The inconsistencies in grading, however, were apparent.
School Committee member Christine Allen said Hutchinson’s decision “was necessary.”
“You can’t ignore that many people who spoke passionately and articulately about their children,” she said. “They did exactly what I would have done.”
The reasons for changing to number grades were not well communicated, she said.
Thomas Holland, the father of an eighth-grader who was outspoken in his opposition to the new grading system, said Hutchinson “took the appropriate action.” He credited both the superintendent and the School Committee with being good listeners.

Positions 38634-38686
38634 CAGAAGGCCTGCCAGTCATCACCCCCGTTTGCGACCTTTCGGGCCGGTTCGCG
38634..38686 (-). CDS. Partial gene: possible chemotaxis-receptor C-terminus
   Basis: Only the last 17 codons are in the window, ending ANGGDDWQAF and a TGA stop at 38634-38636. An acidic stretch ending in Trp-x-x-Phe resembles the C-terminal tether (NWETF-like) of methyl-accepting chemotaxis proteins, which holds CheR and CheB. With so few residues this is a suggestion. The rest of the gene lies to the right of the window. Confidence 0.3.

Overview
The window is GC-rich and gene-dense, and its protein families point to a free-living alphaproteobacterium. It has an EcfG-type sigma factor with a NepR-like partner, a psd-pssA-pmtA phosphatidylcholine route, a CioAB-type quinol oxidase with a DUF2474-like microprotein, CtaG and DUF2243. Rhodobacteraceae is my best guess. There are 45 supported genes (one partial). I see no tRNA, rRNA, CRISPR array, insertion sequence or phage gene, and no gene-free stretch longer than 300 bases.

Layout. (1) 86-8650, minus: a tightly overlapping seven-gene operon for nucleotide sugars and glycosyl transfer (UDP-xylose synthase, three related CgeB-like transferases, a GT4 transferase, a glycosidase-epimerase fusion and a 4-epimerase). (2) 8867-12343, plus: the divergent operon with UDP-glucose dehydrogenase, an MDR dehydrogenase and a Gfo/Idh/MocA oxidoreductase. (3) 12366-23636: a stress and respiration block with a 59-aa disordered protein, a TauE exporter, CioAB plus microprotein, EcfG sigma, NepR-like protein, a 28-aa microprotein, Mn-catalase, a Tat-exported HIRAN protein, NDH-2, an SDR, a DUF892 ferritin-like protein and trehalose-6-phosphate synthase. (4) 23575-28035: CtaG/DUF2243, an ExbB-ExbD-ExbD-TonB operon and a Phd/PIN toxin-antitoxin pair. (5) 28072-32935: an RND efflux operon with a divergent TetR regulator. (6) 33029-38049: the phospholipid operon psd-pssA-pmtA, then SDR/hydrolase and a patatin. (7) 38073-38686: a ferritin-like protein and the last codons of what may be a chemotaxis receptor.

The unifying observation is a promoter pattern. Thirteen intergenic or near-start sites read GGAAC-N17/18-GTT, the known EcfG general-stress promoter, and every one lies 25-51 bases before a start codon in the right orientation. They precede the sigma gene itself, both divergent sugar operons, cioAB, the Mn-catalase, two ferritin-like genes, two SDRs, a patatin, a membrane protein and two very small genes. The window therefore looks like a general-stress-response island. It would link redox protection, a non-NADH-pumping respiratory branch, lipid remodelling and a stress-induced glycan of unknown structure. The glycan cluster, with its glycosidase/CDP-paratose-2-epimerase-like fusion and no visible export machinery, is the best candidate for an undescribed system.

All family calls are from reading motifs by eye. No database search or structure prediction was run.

Holland also commended parents for expressing their concerns about the number grades in a responsible fashion. The decision to revert to traditional grades is “the right thing for the kids,” he said.
School Committee member Brian Gross said the board received “clear feedback” that the numerical grades were not working as well as expected. The new system was “not fully vetted,” he said.
Gross said education needs to be based on standards and raising the level of student achievement. Hutchinson and other committee members expressed similar views.
Gross’ colleague Stanley Limpert called the change back to traditional grades “probably the only right decision at this point.”
With the academic year just about half over, there probably is “not enough time to get it (numerical grading system) right,” he said.